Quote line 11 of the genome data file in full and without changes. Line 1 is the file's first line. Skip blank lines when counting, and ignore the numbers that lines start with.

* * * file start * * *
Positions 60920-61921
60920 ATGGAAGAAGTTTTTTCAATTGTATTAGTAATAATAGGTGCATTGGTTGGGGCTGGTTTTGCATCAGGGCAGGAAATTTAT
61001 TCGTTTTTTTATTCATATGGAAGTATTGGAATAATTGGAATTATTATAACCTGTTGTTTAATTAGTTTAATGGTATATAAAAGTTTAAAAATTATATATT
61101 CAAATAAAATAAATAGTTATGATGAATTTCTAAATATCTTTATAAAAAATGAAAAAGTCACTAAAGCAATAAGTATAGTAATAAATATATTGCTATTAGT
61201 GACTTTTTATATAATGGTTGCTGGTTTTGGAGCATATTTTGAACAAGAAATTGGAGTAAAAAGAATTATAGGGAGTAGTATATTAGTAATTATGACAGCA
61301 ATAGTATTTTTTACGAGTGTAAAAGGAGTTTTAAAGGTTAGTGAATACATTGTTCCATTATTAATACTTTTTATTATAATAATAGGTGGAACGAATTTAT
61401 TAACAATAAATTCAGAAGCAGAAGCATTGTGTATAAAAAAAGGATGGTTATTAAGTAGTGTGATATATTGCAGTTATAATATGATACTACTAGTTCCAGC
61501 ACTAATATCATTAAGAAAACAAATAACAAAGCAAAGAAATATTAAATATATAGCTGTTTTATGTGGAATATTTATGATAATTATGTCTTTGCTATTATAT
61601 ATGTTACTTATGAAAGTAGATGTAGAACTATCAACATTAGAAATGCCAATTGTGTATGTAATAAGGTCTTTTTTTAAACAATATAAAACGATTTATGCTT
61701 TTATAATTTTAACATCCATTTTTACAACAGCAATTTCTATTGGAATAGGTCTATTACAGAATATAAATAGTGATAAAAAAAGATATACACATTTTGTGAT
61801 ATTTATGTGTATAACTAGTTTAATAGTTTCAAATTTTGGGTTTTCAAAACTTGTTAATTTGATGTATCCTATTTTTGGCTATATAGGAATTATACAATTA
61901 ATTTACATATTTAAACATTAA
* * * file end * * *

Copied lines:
61801 ATTTATGTGTATAACTAGTTTAATAGTTTCAAATTTTGGGTTTTCAAAACTTGTTAATTTGATGTATCCTATTTTTGGCTATATAGGAATTATACAATTA